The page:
Music note: Nightinghales and Black Audience rock for Nader

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Minneapolis’s 7th Street Entry hosted an Independence Party Get Out the Vote show on Thursday, October 16, plastering the club’s walls with Nader/Gonzales paraphernalia (which curiously included “Let Nader debate” signs, even though the presidential debates are all finished). While the Entry was nearly empty, and the evening’s politicizing a little heavy-handed, the fact is that there was some great music played.

Local band Nightinghales (sic) were perhaps the most engaging band of the evening. The group is made up of former members of Twin Cities stalwarts Faux Jean and Idle Hands, and they play stripped down guitar- and piano-driven rock. While some bands find Rock ‘N’ Roll after taking the most circuitous route possible, Nightinghales take a straight path from A to B Minor, pausing Thursday only to ward off a tottering drunkard who stood in front of the stage shouting “Jimi Hendrix!”

The band started off the evening with Ben Sommers-Bachman singing lead and sounding quite a bit like Spoon’s Britt Daniel (though he dresses like Ray Davies), but by the end of the night he and Steve Bakken had traded places at the keyboards and the evening had taken a decided turn towards classic rock. This was mostly due to Michael Paul Lopez’s skilled guitar jamming, with licks that would sound right at home on a Led Zeppelin record. The most interesting song of the evening was “Sunken Ship of Friends,” which featured some crafty piano tinkling as well as a great mid-song time signature shift.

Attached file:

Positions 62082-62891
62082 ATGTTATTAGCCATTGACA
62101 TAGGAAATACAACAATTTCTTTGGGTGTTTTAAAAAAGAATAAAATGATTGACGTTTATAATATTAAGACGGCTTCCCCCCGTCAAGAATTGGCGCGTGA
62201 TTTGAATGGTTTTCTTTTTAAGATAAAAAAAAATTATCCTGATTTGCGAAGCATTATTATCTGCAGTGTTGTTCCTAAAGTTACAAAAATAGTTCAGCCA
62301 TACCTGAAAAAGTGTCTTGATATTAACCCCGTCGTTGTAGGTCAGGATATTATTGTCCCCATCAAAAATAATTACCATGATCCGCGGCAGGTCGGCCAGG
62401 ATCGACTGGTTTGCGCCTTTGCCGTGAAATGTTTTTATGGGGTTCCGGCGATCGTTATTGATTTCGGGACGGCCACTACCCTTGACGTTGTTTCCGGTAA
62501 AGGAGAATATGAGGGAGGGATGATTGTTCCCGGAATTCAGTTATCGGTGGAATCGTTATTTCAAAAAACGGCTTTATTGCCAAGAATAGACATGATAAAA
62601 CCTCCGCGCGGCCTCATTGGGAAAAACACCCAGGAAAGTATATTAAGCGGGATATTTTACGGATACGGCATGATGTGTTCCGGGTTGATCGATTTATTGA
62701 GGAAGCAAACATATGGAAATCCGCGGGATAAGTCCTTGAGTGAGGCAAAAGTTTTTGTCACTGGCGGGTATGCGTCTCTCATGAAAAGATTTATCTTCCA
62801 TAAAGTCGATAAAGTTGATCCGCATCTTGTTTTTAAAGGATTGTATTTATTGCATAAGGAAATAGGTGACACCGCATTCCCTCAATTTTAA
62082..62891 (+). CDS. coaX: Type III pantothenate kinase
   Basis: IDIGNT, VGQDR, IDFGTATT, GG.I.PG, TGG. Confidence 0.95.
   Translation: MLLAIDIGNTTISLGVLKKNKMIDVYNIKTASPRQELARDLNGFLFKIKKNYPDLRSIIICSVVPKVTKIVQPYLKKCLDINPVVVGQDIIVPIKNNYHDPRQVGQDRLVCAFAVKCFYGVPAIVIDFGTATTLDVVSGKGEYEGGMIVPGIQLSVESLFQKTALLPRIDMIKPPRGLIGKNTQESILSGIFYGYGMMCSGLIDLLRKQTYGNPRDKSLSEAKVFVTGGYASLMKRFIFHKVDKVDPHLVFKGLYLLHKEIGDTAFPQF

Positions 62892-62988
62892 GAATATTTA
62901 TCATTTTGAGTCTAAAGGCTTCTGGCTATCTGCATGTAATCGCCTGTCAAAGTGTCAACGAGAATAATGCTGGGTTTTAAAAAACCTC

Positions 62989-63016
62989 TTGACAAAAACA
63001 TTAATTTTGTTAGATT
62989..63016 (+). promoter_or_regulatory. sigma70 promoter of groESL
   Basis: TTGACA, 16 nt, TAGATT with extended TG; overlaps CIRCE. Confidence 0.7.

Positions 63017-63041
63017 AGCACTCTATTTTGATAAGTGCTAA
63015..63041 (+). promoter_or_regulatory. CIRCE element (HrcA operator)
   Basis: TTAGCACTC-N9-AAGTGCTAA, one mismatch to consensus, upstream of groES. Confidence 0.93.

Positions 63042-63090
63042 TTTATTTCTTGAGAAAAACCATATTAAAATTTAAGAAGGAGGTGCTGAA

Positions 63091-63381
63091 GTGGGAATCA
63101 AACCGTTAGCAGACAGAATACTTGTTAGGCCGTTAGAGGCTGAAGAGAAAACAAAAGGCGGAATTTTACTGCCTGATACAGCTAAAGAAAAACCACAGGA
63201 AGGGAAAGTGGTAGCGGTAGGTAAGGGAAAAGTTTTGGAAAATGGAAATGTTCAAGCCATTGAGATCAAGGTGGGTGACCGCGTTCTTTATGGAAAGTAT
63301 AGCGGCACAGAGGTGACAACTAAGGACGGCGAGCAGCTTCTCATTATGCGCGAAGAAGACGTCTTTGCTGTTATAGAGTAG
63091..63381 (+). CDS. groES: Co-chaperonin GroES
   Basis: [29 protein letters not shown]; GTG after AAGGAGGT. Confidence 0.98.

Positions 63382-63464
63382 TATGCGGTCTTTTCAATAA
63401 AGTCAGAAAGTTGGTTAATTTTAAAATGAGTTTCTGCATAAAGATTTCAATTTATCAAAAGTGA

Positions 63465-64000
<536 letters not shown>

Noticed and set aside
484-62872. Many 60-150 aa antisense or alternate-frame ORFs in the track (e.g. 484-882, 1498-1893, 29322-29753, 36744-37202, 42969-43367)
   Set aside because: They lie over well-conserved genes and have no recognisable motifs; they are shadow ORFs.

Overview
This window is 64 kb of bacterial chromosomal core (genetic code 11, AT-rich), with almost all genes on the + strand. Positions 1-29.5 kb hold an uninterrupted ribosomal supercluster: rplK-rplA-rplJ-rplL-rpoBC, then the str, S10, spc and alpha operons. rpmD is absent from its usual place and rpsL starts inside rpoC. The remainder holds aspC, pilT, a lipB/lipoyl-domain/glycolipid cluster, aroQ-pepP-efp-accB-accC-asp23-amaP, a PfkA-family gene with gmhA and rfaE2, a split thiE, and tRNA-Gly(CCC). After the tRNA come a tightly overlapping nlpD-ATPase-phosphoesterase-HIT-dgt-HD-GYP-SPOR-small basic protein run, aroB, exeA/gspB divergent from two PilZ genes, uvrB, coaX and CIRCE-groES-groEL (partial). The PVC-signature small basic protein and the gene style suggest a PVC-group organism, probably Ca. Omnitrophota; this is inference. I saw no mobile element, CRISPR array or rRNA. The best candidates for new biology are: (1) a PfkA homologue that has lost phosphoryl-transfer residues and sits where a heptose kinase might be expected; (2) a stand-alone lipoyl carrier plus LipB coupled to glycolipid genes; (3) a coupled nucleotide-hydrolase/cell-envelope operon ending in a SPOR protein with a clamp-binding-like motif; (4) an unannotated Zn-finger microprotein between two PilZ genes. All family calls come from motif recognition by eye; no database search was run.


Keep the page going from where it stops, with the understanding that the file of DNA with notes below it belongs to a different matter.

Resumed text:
Local up-and-coming band Black Audience also played, getting into it after a lengthy polemic on the current state of politics from guitarist Robin Kyle (one of the more entertaining parts of the evening since the aforementioned drunk kept interrupting to scream for “rock and roll!”). The band features one of the most talented voices in the Twin Cities in Jayanthi Kyle, their only vocalist. On Thursday she did a number of old blues and gospel covers—though the room was largely empty of audience members, it was filled with soul. There were some initial sound problems with John Davis’s bass, but the band quickly got in sync, with banjo, bodhran, and guitar coming together.

When they are on top of their game, Black Audience really show why last year they were featured as one of Radio K’s “best new bands.” Unfortunately they seem to have struggled to find a wide audience lately, and the scarcely-attended show was a testament to this. The show’s political theme may be at fault, though, as it is not exactly a popular one in our current climate. That said, it is a shame if people let their political affiliations keep them from enjoying this great music.

Jon Behm is a Minneapolis-based photographer and writer. While his specialty is music, Jon has a wide variety of interests that tend to take him all over the Twin Cities on a daily basis.